|If this website has been useful to you, please consider
making a Donation.
Your support will help keep this website free for everyone, and will allow us to do
more research. Thank you for your support!
95th New York
Roster - Annual Report of the Adjutant General of the State of New York For the Year
1893, Volume 32 View the Entire Book
|Ninety-fifth New York Infantry. Cols., George H. Biddle, Edward Pye, James
Creney; Lieut.-Cols.. James B. Post, James Creney, Robert W. Bard; Majs., Edward Pye,
Robert W. Bard, Abram S. Gurnee, Henry M. Jennings, Samuel C. Timpson, George D. Knight.
The 95th, the "Warren Rifles," recruited mainly in New York city and vicinity,
was mustered into the U. S. service at New York, from Nov., 1861, to March, 1862, for
three years. It left for Washington, March 18, was attached to Gen. Wadsworth's forces in
the defenses there and later to the Department of the Rappahannock at Acquia creek. With
the 2nd brigade, 1st division, 3d corps, it participated in the Virginia campaign,
suffering a loss of 113 at Manassas and the engagements leading up to it. In September,
the division was transferred to the 1st corps; was active at South mountain and Antietam,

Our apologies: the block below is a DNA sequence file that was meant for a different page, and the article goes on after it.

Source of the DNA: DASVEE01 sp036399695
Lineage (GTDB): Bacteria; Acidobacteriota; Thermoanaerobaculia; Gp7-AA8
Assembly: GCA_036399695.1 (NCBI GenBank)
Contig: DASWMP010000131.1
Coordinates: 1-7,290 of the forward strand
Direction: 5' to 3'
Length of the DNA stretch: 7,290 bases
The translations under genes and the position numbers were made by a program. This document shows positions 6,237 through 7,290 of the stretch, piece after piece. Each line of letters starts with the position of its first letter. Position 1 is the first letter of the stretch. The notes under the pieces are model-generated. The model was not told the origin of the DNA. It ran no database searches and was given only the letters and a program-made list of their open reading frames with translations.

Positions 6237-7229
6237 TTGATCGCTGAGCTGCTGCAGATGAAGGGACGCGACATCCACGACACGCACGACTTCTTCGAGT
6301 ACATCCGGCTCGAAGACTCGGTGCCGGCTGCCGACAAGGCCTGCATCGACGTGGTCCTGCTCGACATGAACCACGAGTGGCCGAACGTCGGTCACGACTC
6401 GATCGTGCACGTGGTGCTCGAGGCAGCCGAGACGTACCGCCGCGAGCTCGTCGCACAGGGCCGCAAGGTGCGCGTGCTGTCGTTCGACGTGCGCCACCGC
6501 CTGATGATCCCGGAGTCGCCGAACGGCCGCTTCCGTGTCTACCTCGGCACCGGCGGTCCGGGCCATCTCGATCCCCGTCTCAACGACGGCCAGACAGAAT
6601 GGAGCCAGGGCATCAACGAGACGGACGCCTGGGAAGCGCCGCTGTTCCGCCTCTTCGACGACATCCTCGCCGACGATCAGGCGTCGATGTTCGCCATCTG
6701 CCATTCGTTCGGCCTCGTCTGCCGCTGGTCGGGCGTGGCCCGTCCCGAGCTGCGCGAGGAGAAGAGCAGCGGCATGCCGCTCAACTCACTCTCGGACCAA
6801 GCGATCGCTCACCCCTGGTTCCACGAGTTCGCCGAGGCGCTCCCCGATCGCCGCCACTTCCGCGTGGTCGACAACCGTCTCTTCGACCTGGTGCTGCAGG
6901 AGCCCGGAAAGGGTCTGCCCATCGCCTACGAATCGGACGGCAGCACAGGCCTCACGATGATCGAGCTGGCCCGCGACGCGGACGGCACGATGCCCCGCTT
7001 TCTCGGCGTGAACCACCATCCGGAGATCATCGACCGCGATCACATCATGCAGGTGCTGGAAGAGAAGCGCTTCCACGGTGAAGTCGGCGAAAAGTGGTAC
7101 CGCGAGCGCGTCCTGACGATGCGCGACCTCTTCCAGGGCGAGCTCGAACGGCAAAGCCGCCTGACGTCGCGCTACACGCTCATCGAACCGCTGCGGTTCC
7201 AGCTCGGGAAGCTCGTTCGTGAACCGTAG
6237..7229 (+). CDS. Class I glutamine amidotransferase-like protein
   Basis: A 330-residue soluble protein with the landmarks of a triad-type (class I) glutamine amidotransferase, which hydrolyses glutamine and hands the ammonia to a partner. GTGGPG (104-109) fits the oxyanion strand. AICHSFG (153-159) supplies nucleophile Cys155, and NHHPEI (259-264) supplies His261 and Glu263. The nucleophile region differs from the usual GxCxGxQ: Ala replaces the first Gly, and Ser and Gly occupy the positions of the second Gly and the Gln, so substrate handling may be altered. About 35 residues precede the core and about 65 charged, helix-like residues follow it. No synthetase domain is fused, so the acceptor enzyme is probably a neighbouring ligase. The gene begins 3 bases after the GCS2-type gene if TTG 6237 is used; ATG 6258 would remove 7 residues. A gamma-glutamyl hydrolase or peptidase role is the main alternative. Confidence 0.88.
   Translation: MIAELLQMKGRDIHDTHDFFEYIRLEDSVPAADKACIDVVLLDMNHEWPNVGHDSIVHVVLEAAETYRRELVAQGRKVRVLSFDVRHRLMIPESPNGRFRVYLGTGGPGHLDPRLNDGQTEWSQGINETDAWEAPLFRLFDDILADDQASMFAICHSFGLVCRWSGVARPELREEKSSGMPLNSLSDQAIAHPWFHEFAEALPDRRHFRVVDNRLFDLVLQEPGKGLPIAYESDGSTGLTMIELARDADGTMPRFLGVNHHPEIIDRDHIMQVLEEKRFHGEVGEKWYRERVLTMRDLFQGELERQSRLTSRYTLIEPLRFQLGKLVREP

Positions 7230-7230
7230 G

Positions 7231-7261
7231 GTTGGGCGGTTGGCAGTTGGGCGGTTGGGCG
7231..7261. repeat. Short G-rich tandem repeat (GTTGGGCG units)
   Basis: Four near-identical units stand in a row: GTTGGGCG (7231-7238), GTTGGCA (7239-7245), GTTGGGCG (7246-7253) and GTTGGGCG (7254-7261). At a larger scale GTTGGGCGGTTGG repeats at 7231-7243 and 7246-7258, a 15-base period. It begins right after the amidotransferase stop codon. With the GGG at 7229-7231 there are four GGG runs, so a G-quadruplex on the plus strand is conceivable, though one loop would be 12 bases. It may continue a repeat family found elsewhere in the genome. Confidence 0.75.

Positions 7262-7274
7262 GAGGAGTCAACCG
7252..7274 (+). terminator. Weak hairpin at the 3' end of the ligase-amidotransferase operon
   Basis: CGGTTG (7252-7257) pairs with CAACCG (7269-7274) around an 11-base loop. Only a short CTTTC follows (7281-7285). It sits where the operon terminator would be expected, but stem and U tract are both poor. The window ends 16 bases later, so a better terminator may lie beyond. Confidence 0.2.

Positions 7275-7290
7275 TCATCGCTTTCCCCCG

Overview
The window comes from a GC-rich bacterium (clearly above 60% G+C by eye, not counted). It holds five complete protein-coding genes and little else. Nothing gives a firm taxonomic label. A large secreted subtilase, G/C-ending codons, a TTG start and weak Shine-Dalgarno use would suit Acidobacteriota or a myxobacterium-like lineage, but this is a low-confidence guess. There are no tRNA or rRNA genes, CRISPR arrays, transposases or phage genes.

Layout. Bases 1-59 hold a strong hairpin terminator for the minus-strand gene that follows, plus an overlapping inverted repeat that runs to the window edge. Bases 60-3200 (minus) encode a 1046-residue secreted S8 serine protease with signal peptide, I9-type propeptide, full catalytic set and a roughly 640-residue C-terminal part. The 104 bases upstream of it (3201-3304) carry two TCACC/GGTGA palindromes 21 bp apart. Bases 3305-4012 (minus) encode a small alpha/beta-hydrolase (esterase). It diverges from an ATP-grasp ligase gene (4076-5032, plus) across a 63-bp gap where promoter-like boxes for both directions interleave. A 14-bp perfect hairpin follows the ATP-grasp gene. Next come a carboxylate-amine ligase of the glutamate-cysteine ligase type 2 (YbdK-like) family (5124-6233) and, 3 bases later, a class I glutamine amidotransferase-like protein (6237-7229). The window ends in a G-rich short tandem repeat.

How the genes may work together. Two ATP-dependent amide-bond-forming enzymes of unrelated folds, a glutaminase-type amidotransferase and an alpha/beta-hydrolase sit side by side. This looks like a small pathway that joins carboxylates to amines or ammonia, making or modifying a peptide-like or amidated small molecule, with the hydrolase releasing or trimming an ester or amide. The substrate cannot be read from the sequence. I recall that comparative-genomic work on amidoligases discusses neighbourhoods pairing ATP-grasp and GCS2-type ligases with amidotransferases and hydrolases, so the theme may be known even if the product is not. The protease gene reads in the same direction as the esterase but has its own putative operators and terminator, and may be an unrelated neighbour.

and during the autumn took part in the operations at Philomont, Union and Upperville, Va.
At Fredericksburg it was not placed in an exposed position, and at Chancellorsville and
during the remainder of the war it served with the 5th corps, which was hotly engaged at
Gettysburg, the 95th losing 115 in killed, wounded and missing. It was present at
Rappahannock Station in October and shared in the Mine Run campaign. At Brandy Station,
the winter quarters of the division, most of the members of the 95th reenlisted, securing
its continuance as a veteran regiment. It was constantly engaged during the campaign under
Gen. Grant in the spring and summer of 1864, lost 174 men at the Wilderness, and day by
day thereafter suffered depletion of its ranks. Col. Pye was mortally wounded at Cold
Harbor. The regiment was active in different stations before Petersburg, at the Weldon
rail-road, Poplar Spring Church, Hatcher's run, in the Hicksford raid, and in the
Appomattox campaign. It was mustered out at Washington, July 16, 1865, having lost 119 by
death from wounds and 136 from other causes, of whom 80 died in imprisonment.
Regimental history taken from "The Union Army" by Federal Publishing
Company, 1908 - Volume 2